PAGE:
My protagonist Cotton Malone, once a member of an elite intelligence division within the Justice Department known as the Magellan Billet, is now retired and owns an old bookshop in Denmark. But when his former-boss, Stephanie Nelle, asks him to track a rogue North Korean who may have acquired some top-secret Treasury Department files–the kind that could bring the United States to its knees–Malone is vaulted into a harrowing twenty-four hour chase that begins on the canals in Venice and ends in the remote highlands of Croatia.

I’ve read the book, and I have to tell you, it was riveting. It has your non-stop adventure trademark. It was a great thriller…and the question you posed about income tax being illegal left me dumbfounded. I really liked the appearances of Franklin Roosevelt, Andrew Mellon, and the painting that hangs in the National Gallery of Art. The part with the $1 bill…well, I immediately went to get a $1 bill and looked…I won’t give that away right here. We’ll let others find it as they read your book. And it is a must read.

You obviously have a passion for history as it lies at the heart of your novels.

Yes, it is my passion, one I share with my wife, Elizabeth. It led us to create History Matters, a foundation dedicated to historic preservation. Since 2009 we have crossed the country to save endangered historic treasures, raising money via lectures, receptions, galas, luncheons, dinners and writers workshops. To date, over 2,500 students have attended those workshops and we’ve raised nearly a million dollars for preservation.

In 2012 and 2013 your devotion to historic preservation was recognized by the American Library Association, they named you the spokesperson for National Preservation Week. Among his other honors are the Royden B. Davis Distinguished Author Award; the 2013 Barnes & Noble Writers for Writers Award given by Poets & Writers; the 2013 Anne Frank Human Writes Award; and the Silver Bullet, bestowed in 2013 by International Thriller Writers for his philanthropic work. A 2010 NPR survey named The Templar Legacy one of the top 100 thrillers ever written.

I know your books are research intensive. Can you tell us a little about it?

I utilize many second-hand volumes, visiting old bookshops around the world.  I use around 200-300 sources for each novel. Sometimes on site research is necessary in order to fully develop the story.  With The Patriot Threat, I went to Venice, Croatia, And Washington D.C.  I flew to Russia for The Amber Room and The Romanov Prophecy and to Rome for The Third Secret. Time in France was necessary for The Templar Legacy. A visit to the abbey at Belem, in Portugal, helped complete The Alexandria Link. Trips to Venice for The Venetian Betrayal and Germany for The Charlemagne Pursuit were also productive. For The Paris Vendetta  I spent four days in the city of lights. To create The Jefferson Key, I visited Virginia, North Carolina, Washington D.C., and New York City. The Columbus Affair required a few days in both Prague and Jamaica, where I discovered an interesting link between those two locales.  For The King’s Deception, I made two trips to London and its surrounding communities.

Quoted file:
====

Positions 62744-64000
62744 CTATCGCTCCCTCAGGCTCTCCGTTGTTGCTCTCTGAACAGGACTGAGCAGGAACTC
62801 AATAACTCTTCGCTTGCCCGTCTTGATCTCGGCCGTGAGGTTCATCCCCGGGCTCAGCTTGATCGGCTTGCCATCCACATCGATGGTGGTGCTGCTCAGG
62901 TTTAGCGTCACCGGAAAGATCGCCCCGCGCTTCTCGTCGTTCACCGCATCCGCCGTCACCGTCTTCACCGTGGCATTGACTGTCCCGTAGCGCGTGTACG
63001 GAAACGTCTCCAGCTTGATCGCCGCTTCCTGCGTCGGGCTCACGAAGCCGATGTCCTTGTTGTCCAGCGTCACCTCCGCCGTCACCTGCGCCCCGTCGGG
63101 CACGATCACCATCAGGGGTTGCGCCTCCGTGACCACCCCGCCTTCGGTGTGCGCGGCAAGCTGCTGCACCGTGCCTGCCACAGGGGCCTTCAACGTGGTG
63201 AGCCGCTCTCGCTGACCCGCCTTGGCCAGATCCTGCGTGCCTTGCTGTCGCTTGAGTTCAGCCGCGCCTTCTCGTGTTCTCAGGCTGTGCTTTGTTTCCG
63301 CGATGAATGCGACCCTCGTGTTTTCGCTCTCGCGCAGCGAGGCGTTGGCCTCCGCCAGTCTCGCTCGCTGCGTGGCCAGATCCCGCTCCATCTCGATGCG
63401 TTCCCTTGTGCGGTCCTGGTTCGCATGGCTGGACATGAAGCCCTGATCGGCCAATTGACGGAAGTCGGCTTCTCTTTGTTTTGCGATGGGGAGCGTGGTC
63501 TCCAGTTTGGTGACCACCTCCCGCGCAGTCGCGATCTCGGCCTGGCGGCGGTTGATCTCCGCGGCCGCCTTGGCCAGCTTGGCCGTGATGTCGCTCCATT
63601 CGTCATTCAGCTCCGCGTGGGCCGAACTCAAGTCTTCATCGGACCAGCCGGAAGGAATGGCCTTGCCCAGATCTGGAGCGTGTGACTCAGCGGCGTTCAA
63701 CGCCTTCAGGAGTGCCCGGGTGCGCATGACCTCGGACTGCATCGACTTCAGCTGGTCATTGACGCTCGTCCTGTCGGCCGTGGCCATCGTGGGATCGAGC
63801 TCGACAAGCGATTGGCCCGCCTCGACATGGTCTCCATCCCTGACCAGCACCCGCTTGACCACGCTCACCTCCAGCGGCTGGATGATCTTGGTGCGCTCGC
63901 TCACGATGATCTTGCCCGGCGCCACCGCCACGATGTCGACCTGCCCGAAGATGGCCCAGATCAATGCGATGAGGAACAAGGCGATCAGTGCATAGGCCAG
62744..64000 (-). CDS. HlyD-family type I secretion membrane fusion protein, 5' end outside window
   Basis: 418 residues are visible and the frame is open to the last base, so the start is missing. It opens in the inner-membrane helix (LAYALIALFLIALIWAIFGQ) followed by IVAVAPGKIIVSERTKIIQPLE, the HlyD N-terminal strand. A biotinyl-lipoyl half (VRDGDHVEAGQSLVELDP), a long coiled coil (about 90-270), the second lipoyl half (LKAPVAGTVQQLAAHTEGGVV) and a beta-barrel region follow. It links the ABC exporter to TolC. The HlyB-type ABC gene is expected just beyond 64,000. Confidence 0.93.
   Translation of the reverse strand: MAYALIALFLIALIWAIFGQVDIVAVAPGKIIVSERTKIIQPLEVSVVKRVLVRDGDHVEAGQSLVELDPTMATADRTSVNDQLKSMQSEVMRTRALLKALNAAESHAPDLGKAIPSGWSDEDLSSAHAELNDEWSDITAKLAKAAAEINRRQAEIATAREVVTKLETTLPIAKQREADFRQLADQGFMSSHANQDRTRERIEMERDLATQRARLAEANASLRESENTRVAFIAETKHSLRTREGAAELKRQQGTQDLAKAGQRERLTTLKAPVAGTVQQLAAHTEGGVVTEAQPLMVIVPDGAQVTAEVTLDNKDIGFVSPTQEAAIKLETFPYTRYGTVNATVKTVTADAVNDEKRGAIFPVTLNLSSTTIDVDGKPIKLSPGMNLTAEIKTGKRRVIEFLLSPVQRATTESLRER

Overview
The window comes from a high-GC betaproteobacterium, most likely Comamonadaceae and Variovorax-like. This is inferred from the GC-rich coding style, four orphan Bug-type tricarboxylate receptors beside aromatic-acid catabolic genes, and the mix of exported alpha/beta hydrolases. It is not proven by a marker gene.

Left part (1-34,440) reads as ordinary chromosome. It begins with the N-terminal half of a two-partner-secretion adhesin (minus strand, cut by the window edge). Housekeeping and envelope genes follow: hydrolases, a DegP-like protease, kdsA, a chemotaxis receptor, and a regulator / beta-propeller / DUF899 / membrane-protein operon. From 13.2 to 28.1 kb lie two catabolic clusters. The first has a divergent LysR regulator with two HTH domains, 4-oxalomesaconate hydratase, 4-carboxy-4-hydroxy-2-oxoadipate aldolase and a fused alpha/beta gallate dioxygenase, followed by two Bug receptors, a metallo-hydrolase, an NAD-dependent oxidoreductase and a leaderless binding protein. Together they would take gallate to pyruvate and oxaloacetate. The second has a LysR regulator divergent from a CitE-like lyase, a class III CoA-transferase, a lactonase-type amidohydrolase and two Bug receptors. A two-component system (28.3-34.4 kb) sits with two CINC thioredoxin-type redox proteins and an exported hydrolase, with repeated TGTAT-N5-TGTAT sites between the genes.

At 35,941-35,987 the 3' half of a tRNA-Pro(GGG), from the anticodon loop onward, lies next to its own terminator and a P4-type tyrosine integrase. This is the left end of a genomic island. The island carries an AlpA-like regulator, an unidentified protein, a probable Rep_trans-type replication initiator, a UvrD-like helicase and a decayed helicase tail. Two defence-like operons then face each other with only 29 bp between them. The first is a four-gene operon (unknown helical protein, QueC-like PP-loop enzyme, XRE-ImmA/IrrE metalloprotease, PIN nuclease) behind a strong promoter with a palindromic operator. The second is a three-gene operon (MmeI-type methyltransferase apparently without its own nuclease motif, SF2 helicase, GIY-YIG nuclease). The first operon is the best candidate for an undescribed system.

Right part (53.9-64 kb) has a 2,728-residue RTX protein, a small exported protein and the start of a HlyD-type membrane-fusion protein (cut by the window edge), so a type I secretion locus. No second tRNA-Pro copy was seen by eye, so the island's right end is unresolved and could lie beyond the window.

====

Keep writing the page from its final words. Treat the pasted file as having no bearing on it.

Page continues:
Patriot Threat - final    AmberRoom-cvr-thumb     Romanov-cvr-thumb   ThirdSecret-cvr-thumb   TemplarLegacy-cvr-thumb (1)   Alexandria-cvr-thumb   venetianbetrayal-cvr-thumb   TheCharlemagnePursuit-cvr-thumb   TheParisVendetta-cvr-thumb   Jefferson-Key-cvr-thumb   ColumbusAffair_MM_flat-thumb   KingsDeceptionMM-cvr-thumb2 (1)

 

I have heard that it is a possibility that your Cotton Malone books may come to TV in a series.  Without giving too much information, can you comment on that?

The Cotton Malone series has been bought by Alcon Entertainment. So there is interest in a television series focused around the books and Cotton. Hopefully, that development effort will prove successful and Cotton might come to life on the small screen.

I have to tell you, I for one would be thrilled. I love the Cotton Malone character. I know you have many reader fans that would be watching that series. I hope you will keep us posted on that as it moves along.

Cover March 2015 medYou were just interviewed in Southern Writers Magazine’s March/April issue and you were on the cover. I really enjoyed learning about your writing techniques. I especially learned a lot about your character’s voices–– in how you keep them from getting lost amid the other voices. 

It’s important that the characters not sound the same.  You achieve this through a careful use of diction and syntax — the choice and order of the words.

I appreciated you sharing that technique with us on how you accomplish this. For writers who are interested in checking this out just click on the magazine above. 

What’s next for Steve Berry?

Cotton Malone will be back in 2016 and 2017 with more exciting adventures.  The 2016 novel is finished and I’m writing the 2017 book.

I want to thank you for joining us today. Again, I really enjoyed your new book. So did my husband. I like your writing style, especially since it keeps me interested all the way to the end. Thank you for such interesting books.

Please come back and visit soon.

Be sure and check out Steve Berry’s website and learn more about him. 

http://steveberry.org/

Until Next Time-Happy Reading!